USING CHICKENS FOR KAPPAROS? How to Avoid Three Torah Prohibitions Before Yom Kippur

Shlugging kapparos in the streets of Meah Shearim (Yehuda Boltshauser & Co. / Kuvien Images)

(By Rabbi Yair Hoffman for

Rav Nachum Yavrov zt”l of Bnei Brak, who passed away but ten weeks ago, was one of Klal Yisroel’s greatest Poskim.  The depth and brilliance of all 18 volumes of his Divrei Sofrim series have made them the outstanding sefer in virtually every discipline of halacha. Whether it is Aveilus, shechita, yichud or treifos, the sheer comprehensive and deep nature of his scholarship has earned this work its place on the shelf of virtually every Talmid chochom in the world.  Rav Elyashiv zt”l himself stood in remarkable awe of Rav Yavrov’s works.

Although he was not the first to mention it, Rav Yavrov zt”l was quite concerned about chickens that were shechted at Kapparos.  Essentially, if three precautions are not taken during kapparos – there are three possible full-fledged Torah prohibitions that can be violated.  The underlying issue is called “Tzmikas haRaiyah – shrinking of the lung,” and when caused by man – three Torah prohibitions could kick in.

Tzmikas HaRaiyah is discussed in Chullin 54a and in Yore Deah Simanim 29 and 36.  Essentially, when a chicken is significantly frightened by the actions of human, there are physiological changes that take place – one of them is a shrinking of the lung.  When a chicken is swung around in a non-careful manner – there is no question that it undergoes fear.  Is it enough of a fear to cause definite treifos?  Rav Yavrov zt”l informed this author approximately five years ago that it is very questionable.  The fact that there are many chicken droppings associated with Kapparos is indicative of an underlying fear that the chickens experience.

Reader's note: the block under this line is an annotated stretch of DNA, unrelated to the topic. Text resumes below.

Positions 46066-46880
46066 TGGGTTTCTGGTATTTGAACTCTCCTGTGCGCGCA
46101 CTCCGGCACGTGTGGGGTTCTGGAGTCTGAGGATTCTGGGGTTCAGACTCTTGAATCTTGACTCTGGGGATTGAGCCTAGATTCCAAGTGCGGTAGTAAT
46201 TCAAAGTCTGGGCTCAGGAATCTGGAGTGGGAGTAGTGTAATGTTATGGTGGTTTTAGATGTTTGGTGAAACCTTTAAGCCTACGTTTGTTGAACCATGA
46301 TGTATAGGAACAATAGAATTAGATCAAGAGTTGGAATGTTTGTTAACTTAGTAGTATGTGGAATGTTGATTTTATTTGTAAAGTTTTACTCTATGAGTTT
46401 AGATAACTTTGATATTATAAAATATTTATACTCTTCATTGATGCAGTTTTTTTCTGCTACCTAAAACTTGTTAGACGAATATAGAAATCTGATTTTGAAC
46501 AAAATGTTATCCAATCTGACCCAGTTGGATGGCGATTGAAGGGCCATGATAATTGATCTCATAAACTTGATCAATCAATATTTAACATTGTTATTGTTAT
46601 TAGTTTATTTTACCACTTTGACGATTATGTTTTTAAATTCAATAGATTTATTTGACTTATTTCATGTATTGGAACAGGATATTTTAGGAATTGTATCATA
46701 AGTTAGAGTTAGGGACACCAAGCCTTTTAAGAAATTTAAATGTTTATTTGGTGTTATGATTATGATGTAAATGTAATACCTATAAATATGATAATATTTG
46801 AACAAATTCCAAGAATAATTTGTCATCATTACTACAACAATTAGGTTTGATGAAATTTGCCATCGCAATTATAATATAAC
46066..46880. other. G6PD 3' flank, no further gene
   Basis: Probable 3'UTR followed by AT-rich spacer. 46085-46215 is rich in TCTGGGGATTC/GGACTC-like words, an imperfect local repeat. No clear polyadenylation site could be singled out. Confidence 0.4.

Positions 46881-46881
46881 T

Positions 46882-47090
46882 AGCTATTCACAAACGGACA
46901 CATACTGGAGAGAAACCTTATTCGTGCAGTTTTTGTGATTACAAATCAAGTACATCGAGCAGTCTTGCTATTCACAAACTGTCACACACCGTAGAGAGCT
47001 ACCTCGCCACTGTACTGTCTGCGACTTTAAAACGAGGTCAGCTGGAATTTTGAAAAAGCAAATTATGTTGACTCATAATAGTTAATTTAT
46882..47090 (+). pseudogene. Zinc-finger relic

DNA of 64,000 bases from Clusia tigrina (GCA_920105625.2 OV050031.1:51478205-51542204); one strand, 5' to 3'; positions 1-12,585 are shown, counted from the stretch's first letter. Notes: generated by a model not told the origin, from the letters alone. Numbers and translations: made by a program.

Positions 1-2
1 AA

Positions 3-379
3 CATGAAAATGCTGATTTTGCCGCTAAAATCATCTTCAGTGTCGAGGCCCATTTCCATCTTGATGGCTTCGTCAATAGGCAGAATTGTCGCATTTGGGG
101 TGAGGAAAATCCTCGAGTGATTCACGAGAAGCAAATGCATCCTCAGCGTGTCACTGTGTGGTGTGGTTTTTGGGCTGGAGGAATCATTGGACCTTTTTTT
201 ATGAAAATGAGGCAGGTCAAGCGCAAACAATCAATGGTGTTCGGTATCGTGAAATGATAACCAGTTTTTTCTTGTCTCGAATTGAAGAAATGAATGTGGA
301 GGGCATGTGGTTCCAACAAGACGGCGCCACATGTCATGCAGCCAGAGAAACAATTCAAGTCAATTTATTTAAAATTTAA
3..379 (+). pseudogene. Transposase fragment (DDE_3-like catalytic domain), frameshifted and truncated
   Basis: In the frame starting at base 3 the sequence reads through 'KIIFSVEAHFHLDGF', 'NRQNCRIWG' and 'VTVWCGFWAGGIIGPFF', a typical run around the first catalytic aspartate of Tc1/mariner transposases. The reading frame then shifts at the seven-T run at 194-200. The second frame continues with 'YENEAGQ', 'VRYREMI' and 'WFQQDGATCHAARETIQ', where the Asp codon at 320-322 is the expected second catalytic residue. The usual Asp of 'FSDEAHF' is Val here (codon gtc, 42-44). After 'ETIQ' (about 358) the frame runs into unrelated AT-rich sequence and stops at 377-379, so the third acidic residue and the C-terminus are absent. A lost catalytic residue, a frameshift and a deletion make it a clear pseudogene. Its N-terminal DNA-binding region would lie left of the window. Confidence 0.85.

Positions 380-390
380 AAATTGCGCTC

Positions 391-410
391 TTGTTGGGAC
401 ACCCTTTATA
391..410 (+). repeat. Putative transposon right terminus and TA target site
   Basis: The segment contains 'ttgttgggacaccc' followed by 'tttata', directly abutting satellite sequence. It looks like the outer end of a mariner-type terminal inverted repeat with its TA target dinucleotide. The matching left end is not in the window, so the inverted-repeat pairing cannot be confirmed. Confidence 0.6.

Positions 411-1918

For those who would counter – We have been doing kaparos for hundreds of years, why bring this new thing up now? – the answer is very obvious.  In the centuries that we have been doing kaparos we have also grown up around chickens.  We had always treated them nicely and never held them in painful ways.  Recently, two things have changed: 1] We are no longer around farm animals and 2] There has been a huge commercialization of chicken raising.  In the past we treated our animals carefully.  Now, the lack of exposure to the chicken has caused a very different scenario.

The three Torah prohibitions are:

  • Feeding treif chickens to the poor – In America, the lungs of chickens are not checked by shochtim as is required of larger animals.  In Israel, however, most slaughter houses do check the lungs of chickens as well.
  • Lifnei Iver lo sitain michshol –There is a Torah prohibition of feeding non-kosher meat to those who think that they are eating kosher meat.
  • Tzaar Baalei Chaim – the fear that a chicken experiences has been declared as Tzaar Baalei Chaim by numerous achronim – Responsa of Beis Ephraim Yore Deah #26, Rav Yavrov, Divrei Sofrim YD 36:14, Rav Ovadiah Yoseph cited in Yalkut Yoseph Kitzur Shulchan Aruch SIman 17.

The Sefer Mitzvas HaShechita, by Rabbi Eliezer Nidam has approbations from Rav Shternbuch and Rav Nissim Karelitz.  In that sefer (page 148), the author writes:

“I cannot hold back my pen on the prohibition of tzaar baalei chaim when they carry the chicken upside down with its feet upward.  Who would see or hear of such a thing among the Holy Nation of Israel in previous times??